This pandemic has shone a light on systemic problems within the age-care system. As we emerge from the crisis, we must put aged-care reform at the heart of our recovery. In my electorate of Warringah aged care is a key issue, with 15.7 per cent of the total population aged over 65—and this proportion is growing. I've spoken with the CEOs of several aged-care facilities in Warringah, and they've told me that families are emotional and frustrated because they have taken the right steps but they're not getting the help they need. They feel guilt because they can't supply the care their loved ones require, and the wait for home-care packages is far too long and needs to be addressed as a matter of urgency. Families wait for up to two years for their home-care package following an initial assessment. By this time their parent's condition has deteriorated and the family can no longer cope in caring for them, so the difficult decision is made to placed their loved one into an aged-care facility.

At a time when we are focusing on encouraging Australians to stay home, this must be a priority for the government. The elderly deserve respectful, affordable, accessible and safe aged-care options that are offered in a timely manner. We want aged care that promotes independence and wellbeing, with choices so that people can stay at home longer while being healthy and connected, and more options for a suitable mix of home health and medical support being available.

It's important when we talk about this sector to also consider the needs of carers. Residential respite is a key issue for those who provide full-time care to their loved ones. Carers, of all people, need to be able to plan ahead for the huge logistics involved in preparing for an absence. I have received multiple letters requesting clarification of the government's policy on residential respite. I ask that the government consider the proposal that the subsidy for residential respite be allowed to be used towards having a resident carer in the patient's home. In the words of my constituent: 'Imagine not being able to plan or look forward to your next break from work, which is not just nine to five, five days a week, but is actually 24-hours a day, seven day a week, 365 days a year, with no weekends, and is both physically and emotionally draining to the point of desperation.' We should not forget that, like child care, the burden of this unpaid and unrecognised labour falls disproportionately on women. In this regard, I'll continue to advocate for greater gender equality and balance in caring arrangements.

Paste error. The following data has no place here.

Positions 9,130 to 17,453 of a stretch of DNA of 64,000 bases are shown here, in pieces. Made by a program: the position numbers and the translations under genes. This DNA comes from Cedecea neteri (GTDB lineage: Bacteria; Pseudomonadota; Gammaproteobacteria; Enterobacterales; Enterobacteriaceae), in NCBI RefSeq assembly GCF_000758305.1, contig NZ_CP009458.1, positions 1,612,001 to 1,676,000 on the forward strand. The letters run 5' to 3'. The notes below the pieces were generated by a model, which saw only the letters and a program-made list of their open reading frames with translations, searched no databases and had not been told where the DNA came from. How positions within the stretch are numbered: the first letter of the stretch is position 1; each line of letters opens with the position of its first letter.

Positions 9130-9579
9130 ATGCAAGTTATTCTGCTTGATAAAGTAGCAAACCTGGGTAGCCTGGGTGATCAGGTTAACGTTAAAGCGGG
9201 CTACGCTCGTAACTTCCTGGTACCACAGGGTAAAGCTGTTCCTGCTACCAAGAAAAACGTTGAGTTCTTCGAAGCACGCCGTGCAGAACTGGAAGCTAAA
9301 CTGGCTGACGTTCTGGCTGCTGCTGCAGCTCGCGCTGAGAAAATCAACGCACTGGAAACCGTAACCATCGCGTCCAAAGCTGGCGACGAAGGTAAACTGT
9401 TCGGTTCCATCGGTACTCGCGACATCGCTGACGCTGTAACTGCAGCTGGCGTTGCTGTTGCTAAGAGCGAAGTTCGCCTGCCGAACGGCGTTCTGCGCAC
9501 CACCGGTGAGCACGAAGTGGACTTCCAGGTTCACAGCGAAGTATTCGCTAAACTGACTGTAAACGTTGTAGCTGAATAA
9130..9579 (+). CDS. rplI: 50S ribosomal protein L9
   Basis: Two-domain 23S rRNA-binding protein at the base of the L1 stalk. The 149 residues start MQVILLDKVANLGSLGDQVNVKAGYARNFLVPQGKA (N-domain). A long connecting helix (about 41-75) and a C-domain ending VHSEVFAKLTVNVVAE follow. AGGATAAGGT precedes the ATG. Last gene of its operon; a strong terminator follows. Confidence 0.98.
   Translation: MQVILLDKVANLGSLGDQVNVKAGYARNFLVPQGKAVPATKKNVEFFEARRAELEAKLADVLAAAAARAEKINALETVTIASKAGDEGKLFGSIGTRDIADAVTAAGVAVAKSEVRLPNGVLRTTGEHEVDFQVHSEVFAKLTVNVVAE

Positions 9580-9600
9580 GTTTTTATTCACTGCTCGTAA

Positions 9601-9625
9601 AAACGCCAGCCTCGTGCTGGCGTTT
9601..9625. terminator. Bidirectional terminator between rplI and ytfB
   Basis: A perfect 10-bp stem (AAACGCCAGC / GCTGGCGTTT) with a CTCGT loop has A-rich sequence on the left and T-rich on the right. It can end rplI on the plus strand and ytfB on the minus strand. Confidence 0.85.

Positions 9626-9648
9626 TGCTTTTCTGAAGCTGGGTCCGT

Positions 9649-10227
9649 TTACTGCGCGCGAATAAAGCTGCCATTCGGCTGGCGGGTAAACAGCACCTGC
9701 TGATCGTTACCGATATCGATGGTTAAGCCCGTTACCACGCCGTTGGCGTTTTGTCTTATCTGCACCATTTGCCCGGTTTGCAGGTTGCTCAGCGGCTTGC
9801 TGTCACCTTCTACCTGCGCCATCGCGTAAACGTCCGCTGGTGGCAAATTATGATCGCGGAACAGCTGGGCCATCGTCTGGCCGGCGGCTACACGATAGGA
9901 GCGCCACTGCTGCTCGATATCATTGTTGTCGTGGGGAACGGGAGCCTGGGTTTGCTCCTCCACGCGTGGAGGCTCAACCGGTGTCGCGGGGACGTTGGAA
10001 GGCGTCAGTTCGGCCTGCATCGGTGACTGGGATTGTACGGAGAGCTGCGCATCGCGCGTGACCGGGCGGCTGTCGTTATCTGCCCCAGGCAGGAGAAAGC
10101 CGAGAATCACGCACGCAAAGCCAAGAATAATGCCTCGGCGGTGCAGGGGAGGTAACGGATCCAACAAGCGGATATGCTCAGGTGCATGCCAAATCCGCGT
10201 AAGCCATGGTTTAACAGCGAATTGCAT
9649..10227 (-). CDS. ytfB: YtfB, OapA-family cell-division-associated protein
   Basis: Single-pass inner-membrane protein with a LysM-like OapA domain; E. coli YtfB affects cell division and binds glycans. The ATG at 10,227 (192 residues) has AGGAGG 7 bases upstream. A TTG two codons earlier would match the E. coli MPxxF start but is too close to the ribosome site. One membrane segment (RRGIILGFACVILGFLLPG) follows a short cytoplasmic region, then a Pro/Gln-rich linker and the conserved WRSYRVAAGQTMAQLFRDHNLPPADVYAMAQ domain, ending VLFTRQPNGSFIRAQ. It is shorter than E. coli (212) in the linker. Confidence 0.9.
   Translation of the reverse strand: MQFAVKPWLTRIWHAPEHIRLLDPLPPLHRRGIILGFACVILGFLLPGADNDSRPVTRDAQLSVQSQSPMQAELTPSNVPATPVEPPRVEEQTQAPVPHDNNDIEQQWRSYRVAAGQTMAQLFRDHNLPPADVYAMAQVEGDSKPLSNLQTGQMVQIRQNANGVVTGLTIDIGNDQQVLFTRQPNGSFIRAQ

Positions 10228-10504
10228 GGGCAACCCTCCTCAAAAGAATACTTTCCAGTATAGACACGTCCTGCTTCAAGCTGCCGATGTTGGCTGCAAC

I support this bill and its efforts to provide flexibility under emergency circumstances. But we also need to ensure that crisis funding that was promised is adequate and arrives for providers to ensure essential services are delivered and to facilitate the implementation of the code. We also need to look forward to our recovery and to ensure we address systematic problems in our aged-care system and the unnecessary burden on our carers.

In conclusion, I refer to the ongoing Royal Commission into Aged Care Quality and Safety. The intent of this bill reflects one of the key systematic problems identified by that commission in their interim report released last year—namely, that the current system is designed around transactions, not relationships or care. This bill seeks to introduce an element of compassion, reflecting the importance of relationships and the need for care at a time when our elderly are vulnerable and their families need it most. While the proceedings of the royal commission have been placed on hold due to the crisis, there's no denying that its work has taken on even greater importance. This pandemic has shone an even greater light on the sector, and I, like many in Warringah and indeed across Australia, will be eagerly anticipating the outcomes and recommendations the royal commission will hand down. I'm sure the government will take heed of those findings, and I encourage them to implement any eventual recommendations in full and with haste.

To the staff of Warringah's aged-care facilities, I say thank you so much for the work you are doing in such challenging times. I say to the residents of those facilities, some of whom I visited prior to the crisis, and your loved ones, that I can assure you this parliament is doing all it can to ensure you are protected, nurtured and empowered at this difficult time.